manage files *en masse* from the command line
I've been having difficulties to figure out how to set nuanced parameters for managing large sets of files.
For example, let’s say that I have a project with 600 files in an active working directory, and I wish to copy these files to a backup storage device. I don’t want to just overwrite everything in the storage directory, since sometimes an archived version of a file will be contain different information or edits that I wish to keep (this situation happens sometimes when collaborating on a file, and someone emails back a changed version using the same name as the original -- resulting in different doc versions with the same name, each of which I want to preserve).
The usual bash tools don't quite get me to where I want to be. The command
cp –a -u -i sourcedirectory/* targetdirectory/ will allow me to copy a file with all of its attributes such as permissions and ownership (
-a) only when the SOURCE file is newer than the destination file or when the destination file is missing (
-u)it will ask me to verify all copies before overwriting (
–i). While this gives me a lot of control to ensure that I am not accidently overwriting different files with the same name, it requires that I manually validate every file. For a folder of 600 files, this is a big chore.
What I would like to do is to move files from one folder to another, replacing the existing contents only if the time signatures (both date created and date modified) are identical. If they are not, I would like to keep both copies, and to be able to define a custom name parameter for the conflicts:
Thus, let’s say I have two files like this:
examplefile.txt |01-Jan-2012 |15-Feb-2012
I would like, during the copy, to be either alerted of the conflict and prompted to make a renaming decision (and to verify that I am not entering a name that already exists), or simply to define in the script how the renaming action will occur, so that the final outcome would be this:
MINOR NOTES on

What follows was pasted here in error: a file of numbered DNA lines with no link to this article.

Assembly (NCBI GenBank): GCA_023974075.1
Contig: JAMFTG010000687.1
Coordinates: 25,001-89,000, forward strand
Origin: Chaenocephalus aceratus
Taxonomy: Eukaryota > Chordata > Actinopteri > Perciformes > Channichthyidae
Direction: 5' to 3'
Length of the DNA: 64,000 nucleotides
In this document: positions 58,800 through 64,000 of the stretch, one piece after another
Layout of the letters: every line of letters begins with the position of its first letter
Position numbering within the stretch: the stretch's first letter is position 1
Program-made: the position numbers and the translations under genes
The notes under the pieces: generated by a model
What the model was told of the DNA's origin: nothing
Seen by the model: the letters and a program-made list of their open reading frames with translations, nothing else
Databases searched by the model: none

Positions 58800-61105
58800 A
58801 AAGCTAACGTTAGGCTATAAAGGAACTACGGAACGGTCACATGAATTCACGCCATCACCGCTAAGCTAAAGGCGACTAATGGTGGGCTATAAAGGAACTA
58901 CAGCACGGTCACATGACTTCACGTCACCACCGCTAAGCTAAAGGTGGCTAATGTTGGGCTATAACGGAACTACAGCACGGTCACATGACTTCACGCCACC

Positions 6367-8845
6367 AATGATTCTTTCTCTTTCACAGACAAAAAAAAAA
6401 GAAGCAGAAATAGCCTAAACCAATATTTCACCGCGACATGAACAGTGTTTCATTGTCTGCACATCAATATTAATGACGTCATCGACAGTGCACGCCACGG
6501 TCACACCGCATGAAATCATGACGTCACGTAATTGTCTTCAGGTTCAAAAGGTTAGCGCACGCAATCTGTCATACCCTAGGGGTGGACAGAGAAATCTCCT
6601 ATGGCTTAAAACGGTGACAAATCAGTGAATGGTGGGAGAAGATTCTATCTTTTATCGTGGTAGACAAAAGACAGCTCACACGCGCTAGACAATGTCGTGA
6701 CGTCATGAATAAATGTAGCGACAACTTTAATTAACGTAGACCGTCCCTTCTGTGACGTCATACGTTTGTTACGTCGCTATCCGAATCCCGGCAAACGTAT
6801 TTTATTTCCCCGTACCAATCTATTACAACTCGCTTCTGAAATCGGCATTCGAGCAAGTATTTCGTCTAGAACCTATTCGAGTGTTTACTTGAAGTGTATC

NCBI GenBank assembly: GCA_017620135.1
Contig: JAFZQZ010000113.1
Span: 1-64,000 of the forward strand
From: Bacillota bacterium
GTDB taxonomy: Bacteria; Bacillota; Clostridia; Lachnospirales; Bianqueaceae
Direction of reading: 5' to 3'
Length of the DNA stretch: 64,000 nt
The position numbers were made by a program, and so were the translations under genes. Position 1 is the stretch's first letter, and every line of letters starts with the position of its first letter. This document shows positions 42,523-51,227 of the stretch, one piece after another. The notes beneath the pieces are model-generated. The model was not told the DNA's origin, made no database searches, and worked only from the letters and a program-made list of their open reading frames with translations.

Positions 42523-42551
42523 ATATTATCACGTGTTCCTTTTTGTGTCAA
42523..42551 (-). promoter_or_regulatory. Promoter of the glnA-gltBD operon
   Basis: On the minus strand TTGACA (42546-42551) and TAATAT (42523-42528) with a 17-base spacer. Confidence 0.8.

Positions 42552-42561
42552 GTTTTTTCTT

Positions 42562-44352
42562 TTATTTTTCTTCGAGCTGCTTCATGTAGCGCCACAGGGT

Basic command options
[Note: It's a good idea to always read
man pages, especially for coreutils].
To recursivly copy without following symlinks and without altering attributes such as permissions and ownership of the source files, the command is:
- or -
cp -dr --preserve=all
[Normally, when copying, the permissions and owner of the new file are attuned to the user performing the copy.]
To prevent overwriting an existing file, the command is:
- or -
[This option overrides a previous -i option]
To confirm before overwriting a file, the option is:
Working with backups
Some GNU tools, including
tar support file backup and allow for optional controls of backup behavior.Without this option, the original versions are destroyed.
To make a backup of each file that would otherwise be overwritten or removed, the command is:
When the backup option is used but method is not specified, then the value of the
VERSION_CONTROL [SIMPLEBACKUPSUFFIX ] environment variable is used. And if
VERSION_CONTROL [SIMPLEBACKUPSUFFIX] is not set, the default backup type is
Note that the short form of this option,
-b does not accept any argument. Using
-b is equivalent to using
--backup=existing. Append suffix to each backup file made with
Valid methods are both descriptive names and unique abbreviations:
Never make backups (even if --backup is given).
Always make numbered backups.
Make numbered backups of files that already numbered backups, simple backups otherwise.
Always make simple backups. Please note ‘never’ is not to be confused with ‘none’.
Thus, if a file 'foo' exists in the both the source and target:
cp -r --backup source target # rename foo → foo~ cp -r --backup=t source target # rename foo → foo.~1~ (or foo.~2~, etc)
Further, when copying
bar, if there is already a file called bar, the existing
bar will be renamed. After the copy bar will contain the contents of foo. By default,
bar is renamed to
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